- Sleep Disorders
The constant flashbacks interfere with regular sleeping habits and could result in nightmares. If you have high anxiety levels, you will tend to be hyper-vigilant, which results in fatigue and sleeplessness.
- Increased Phobia
Accident survivors, especially passengers, encounter phobias related to cars. The dread also exhibits when the driver passes through the exact spot where the motor vehicle accident happened.
- Other Body Issues
High levels of anxiety could result in physical symptoms such as headaches, nausea, and dizziness. For people with severe medical conditions, prolonged stress could worsen the symptoms or trigger re-infections.
- Depression Episodes
Apart from PTSD and anxiety, car crash victims could easily become depressed. The irritability and phobia make victims withdraw from everyday activities. The drivers who might have caused injuries to their passengers or death might experience feelings of guilt or worthlessness.
Depression can also result from physical injuries. If you cannot work, exercise, or handle your daily routine activities, you might get into a depressive episode.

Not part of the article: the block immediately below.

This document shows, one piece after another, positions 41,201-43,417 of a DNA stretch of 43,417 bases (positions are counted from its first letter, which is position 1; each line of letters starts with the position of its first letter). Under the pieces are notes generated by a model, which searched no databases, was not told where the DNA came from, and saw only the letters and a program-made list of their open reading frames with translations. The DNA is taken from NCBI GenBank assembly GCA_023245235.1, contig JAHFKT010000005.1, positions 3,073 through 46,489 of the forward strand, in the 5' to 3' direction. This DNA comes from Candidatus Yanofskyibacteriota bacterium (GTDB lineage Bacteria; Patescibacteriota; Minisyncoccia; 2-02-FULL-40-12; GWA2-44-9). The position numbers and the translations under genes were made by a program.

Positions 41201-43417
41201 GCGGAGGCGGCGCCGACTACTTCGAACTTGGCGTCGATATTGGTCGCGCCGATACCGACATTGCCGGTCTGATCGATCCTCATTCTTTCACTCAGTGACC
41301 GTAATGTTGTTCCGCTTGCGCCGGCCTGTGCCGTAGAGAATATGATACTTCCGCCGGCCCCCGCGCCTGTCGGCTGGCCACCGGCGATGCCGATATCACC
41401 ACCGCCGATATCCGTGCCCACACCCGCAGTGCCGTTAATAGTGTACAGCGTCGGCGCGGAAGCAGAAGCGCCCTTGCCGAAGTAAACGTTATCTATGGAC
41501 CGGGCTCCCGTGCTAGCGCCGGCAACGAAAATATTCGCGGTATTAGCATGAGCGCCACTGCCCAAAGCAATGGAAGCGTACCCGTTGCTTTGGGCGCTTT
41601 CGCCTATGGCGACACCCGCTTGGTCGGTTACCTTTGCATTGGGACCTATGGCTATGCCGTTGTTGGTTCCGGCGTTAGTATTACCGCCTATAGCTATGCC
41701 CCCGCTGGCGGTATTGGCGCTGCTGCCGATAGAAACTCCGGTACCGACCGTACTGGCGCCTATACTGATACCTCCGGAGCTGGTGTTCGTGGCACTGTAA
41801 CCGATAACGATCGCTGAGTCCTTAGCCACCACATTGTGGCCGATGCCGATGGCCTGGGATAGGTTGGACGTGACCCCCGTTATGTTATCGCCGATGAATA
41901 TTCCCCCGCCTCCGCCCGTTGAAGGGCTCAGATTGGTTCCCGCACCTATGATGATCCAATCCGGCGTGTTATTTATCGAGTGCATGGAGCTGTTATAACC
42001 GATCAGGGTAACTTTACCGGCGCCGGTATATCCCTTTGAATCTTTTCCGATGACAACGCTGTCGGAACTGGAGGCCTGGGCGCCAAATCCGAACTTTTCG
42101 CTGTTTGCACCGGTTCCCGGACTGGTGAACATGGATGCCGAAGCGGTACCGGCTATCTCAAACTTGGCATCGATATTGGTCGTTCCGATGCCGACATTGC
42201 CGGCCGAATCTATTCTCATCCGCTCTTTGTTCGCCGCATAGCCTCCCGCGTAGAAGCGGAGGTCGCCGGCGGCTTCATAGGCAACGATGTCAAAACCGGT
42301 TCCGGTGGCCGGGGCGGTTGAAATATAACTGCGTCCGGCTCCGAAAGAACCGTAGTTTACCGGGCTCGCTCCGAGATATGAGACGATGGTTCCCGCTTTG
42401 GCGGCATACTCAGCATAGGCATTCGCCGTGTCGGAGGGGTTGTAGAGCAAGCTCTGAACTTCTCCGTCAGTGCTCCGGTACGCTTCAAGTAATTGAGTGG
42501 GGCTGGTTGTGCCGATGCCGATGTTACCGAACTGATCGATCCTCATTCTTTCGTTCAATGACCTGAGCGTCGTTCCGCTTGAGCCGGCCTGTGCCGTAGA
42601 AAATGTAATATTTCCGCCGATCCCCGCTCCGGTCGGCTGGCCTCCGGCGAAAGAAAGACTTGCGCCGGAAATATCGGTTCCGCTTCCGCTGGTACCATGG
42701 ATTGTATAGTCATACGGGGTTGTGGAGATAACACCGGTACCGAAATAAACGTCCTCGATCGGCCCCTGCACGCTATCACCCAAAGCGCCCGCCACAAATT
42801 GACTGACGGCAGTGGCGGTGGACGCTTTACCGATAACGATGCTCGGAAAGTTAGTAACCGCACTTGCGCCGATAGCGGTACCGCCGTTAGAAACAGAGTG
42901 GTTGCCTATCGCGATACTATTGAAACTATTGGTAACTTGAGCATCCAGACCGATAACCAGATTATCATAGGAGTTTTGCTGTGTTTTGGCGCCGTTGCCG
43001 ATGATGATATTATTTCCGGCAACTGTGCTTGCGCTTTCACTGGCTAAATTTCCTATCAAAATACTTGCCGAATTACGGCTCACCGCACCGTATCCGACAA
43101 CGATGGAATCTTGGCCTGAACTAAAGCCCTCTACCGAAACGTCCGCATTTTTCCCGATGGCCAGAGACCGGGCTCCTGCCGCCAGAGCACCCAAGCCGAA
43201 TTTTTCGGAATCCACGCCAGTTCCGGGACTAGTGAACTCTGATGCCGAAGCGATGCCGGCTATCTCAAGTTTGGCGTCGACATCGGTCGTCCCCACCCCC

Tips to Get Over Anxiety and PTSD After A Car Accident
Getting back behind the wheel after an accident seems impossible. However, there are steps you could take to get your confidence back. Let’s take a closer look at some of them.
- Talk to Someone
Most car accident victims would like to forget the accident as soon as it happened. Because of this, they prefer not to share the experience with other people. However, talking to a trusted family member, friend or counselor might help you get over the anxiety and PTSD.
Sharing some details about this experience will help you get over the mental anguish and despair. This method also enables you to process your emotions.
If the anxiety is severe, you can go a step further and see a therapist to walk you through how to cope with stress and trauma. Your family doctor could advise on the best therapist.
- Keep a Journal
An accident can be traumatizing and cause a lot of self-doubts. Going through the memories of the accident helps you process the information better. Use a journal to write down all the details of the accident to help with the recovery process.
- Improve your Self-Care Habits
If you don’t have severe serious injuries, you can engage in exercise activities to keep busy. Take care of your body by eating healthy meals and meditating to reduce stress levels. The emotional scars will take a few months to heal; therefore, it’s essential to give yourself time.
- See a Mental Health Professional